Back to top

Researching the Agricultural and Economic Impacts of Dual-Use Solar

UMass Dual-Use Research

UMass Clean Energy Extension and its research partners – UMass Agricultural Extension, the UMass Cranberry Station, the UMass Department of Resource Economics, and the American Farmland Trust – are conducting a three-year research project to evaluate the Impacts of Dual-Use Solar on Crop Productivity and the Agricultural Economy in Massachusetts and Beyond.  The research work is supported by the U.S. Department of Energy's Office of Energy Efficiency and Renewable Energy (EERE) under the Solar Energy Technologies Office Award Number DE-EE0009374.

The research team is collaborating with private solar developers and host farmers that are implementing dual-use operations at sites around the Commonwealth. The project launched in late 2021 and is exploring two main areas of research:

  • Impacts on crop productivity, soil health, cultivation practice, photosynthetically active radiation (PAR), and microclimatic conditions across diverse farming systems and dual-use solar array designs, including fixed tilt and single-axis tracker layouts, and bi-facial modules
  • Impacts and implications for economic systems, including on-farm economics, agricultural economies, and the public welfare in Massachusetts and nationally

The project will culminate in the development of dual-use management guidelines, fact sheets, and comprehensive economic analyses. Research results and materials will be disseminated to growers, research communities, state and national policy agencies and laboratories, and agriculture and solar markets with the goal of achieving more market and regulatory certainty.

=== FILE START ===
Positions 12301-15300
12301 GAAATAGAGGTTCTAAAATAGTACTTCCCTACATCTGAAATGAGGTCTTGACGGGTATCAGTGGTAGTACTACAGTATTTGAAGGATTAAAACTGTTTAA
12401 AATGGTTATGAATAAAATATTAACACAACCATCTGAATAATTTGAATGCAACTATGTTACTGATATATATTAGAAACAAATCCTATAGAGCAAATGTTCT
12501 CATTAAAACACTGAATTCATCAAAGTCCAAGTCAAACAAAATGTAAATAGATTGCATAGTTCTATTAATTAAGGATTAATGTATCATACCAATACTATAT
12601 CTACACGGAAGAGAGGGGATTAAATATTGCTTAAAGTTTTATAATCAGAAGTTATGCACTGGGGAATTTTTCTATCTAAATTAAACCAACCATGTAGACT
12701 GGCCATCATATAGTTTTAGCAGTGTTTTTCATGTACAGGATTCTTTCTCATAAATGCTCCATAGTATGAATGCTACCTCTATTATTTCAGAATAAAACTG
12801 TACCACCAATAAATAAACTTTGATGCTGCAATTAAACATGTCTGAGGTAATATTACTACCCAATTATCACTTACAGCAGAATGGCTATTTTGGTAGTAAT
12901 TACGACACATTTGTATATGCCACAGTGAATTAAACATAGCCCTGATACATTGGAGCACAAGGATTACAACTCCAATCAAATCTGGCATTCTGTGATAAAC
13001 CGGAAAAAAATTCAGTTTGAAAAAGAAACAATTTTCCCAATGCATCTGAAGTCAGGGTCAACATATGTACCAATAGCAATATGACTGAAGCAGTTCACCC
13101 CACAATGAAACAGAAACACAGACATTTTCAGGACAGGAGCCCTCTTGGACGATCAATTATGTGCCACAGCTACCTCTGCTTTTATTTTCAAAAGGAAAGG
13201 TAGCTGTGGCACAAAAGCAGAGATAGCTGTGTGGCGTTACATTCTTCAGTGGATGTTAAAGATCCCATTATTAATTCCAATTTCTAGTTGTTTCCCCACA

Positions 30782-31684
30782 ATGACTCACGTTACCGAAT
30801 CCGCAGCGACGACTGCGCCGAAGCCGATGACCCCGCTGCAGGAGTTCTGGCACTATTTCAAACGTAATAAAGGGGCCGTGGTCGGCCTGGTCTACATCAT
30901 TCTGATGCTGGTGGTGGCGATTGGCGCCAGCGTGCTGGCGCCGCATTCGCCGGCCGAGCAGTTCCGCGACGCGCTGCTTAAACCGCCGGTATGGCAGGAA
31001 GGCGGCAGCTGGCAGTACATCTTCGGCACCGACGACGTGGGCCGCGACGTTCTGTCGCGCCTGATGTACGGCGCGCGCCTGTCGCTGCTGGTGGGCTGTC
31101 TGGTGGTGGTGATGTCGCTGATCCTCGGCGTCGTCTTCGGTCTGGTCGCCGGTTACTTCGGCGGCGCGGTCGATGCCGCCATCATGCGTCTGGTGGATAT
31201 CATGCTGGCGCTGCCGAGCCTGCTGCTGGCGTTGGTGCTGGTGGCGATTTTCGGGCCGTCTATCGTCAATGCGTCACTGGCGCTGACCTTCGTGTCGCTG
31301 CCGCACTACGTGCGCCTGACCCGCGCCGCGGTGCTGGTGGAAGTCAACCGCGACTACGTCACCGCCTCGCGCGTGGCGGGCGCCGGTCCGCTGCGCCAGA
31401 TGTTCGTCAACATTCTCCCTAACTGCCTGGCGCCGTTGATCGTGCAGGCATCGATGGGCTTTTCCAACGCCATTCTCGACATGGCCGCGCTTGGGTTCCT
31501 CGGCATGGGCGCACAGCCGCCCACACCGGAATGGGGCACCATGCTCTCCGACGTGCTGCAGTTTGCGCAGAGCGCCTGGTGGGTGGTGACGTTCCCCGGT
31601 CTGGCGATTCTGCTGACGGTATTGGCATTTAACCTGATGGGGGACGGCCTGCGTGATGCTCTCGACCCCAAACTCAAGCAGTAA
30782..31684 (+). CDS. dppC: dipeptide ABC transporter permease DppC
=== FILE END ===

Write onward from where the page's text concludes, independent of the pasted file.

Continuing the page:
Project Advisory Committee (PAC) has been established to advise the UMass Dual-Use research team as the project moves forward.

Project Background

As Massachusetts makes progress toward its clean energy and greenhouse gas reduction commitments, solar development in the state has quickly accelerated, creating new challenges and opportunities for the state’s agricultural sector.  State policymakers seeking to balance needs for both energy and food production and reduce land use competition have been exploring the development of dual-use solar and agriculture systems, designed to allow for both productive farming and solar electricity generation on the same plot of land.  You can learn more about our other work with dual-use systems here.

Under a set of program guidelines intended to encourage dual-use innovation and implementation, the current state solar incentive program, Solar Massachusetts Renewable Target (SMART), provides for a $0.06/kWh incentive adder for qualifying dual-use projects, known as agricultural solar tariff generation units (ASTGUs).

However, a lack of robust research and information on (1) the agricultural productivity of these systems, (2) the economic impacts of dual-use systems on farms and farmers, and (3) the effect of these systems on the broader agricultural economy, have all led to important questions regarding where and how these projects might be effectively implemented here in Massachusetts, throughout the region, and across the country.

For more information, contact River Strong at, 413-545-8513.

This webpage will be updated regularly with new information as the project progresses.